The Response podcast is currently between seasons so we’ve been partnering with the Rise-Home Stories Project to feature all four episodes of BUT NEXT TIME, a limited-run podcast that spotlights powerful stories of community-led disaster prevention and recovery.
Today we’re publishing part three: “Rising Waters”.
In this episode, we meet activist-parents who are fighting to save their families’ homes despite a perfect storm of greedy landlords and hurricane-related flooding.
Along the way, they connect with leaders in Puerto Rico who have also been resisting and rebuilding in the wake of ongoing disaster.
Whether they’re educating their communities, building back power grids, or bringing their fight to the courtroom, these community leaders are working together to shape the healthier future we all deserve.
Listen in to hear their stories as they work tirelessly to ensure that next time will be different.
You can listen to “Rising Waters” on The Response right here (or where ever you get your podcasts).
To learn more about the people and organizations featured in this episode, visit www.butnexttime.com where you’ll also find resources for disaster preparation and recovery, housing justice organizing, climate justice work, and more.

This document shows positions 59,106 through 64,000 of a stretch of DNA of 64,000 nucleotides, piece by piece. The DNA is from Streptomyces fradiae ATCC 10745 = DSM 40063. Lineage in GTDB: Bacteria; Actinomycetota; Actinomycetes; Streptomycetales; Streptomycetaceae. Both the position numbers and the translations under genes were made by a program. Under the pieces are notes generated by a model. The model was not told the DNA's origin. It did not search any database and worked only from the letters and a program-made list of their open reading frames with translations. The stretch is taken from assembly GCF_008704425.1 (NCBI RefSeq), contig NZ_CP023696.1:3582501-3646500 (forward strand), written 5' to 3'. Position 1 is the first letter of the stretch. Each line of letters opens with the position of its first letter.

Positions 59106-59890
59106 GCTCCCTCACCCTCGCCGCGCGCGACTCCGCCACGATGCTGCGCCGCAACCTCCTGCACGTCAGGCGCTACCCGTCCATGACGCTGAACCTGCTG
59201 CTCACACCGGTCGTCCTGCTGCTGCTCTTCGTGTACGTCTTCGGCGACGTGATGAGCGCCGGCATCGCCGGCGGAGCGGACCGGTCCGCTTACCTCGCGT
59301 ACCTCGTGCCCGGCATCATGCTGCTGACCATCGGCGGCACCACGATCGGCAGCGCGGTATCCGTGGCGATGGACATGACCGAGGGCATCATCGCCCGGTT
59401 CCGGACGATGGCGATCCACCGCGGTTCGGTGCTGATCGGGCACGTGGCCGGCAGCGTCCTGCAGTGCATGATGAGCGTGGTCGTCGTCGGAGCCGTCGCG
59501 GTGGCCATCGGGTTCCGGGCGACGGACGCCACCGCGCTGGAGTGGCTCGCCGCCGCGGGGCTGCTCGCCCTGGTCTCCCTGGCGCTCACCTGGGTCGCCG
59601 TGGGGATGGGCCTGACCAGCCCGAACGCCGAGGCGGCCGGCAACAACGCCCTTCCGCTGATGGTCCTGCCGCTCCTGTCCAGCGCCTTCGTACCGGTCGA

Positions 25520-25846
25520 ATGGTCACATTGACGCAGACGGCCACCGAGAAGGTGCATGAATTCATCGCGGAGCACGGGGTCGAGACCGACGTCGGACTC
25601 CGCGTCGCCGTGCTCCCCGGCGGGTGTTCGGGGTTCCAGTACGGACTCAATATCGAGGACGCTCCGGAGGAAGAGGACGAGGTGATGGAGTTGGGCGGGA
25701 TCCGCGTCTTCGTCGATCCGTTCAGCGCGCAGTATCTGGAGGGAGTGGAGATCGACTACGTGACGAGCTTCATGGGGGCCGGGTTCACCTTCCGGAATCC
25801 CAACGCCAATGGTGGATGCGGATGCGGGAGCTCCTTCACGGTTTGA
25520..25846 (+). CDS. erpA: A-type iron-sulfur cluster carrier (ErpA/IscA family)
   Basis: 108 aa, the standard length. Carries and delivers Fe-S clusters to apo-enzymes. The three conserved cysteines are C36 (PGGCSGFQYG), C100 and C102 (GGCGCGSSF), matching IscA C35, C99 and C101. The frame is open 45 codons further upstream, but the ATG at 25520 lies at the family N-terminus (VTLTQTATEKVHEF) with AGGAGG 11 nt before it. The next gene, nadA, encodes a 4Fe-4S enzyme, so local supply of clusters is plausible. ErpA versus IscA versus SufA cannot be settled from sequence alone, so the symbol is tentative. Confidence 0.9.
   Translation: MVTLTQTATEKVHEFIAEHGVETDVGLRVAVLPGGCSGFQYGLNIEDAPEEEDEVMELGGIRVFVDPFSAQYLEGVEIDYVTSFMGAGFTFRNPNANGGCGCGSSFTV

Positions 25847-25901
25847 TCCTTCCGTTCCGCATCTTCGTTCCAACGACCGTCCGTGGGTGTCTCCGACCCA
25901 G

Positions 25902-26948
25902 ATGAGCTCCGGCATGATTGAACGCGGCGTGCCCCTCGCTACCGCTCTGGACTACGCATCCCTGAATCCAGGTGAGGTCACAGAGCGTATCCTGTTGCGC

To go deeper into some of the ongoing mutual aid projects in Puerto Rico that emerged following Hurricane Maria, our award-winning documentary film, “The Response: How Puerto Ricans Are Restoring Power to the People,” is now available on YouTube with Spanish, French, and Portuguese subtitles (in addition to the original version in English).
And if you’re interested in hosting a screening of the film for your community, organization, or university, we’ve got a step-by-step guide to help you out.
Contact email@example.com if you have any questions.
- Host and executive producer: Tom Llewellyn
- Series producer: Robert Raymond
- Theme Music: “Meet you on the other side” by Cultivate Beats
New to The Response? Here are a few past episodes to get you started:
- No Name Kitchen: Solidarity with asylum seekers in the Western Balkans
- Reimagining Onagawa: How one village in Japan found a new path forward after the triple disaster of 2011
- “Permanently Organized Communities” with Michelle Mascarenhas-Swan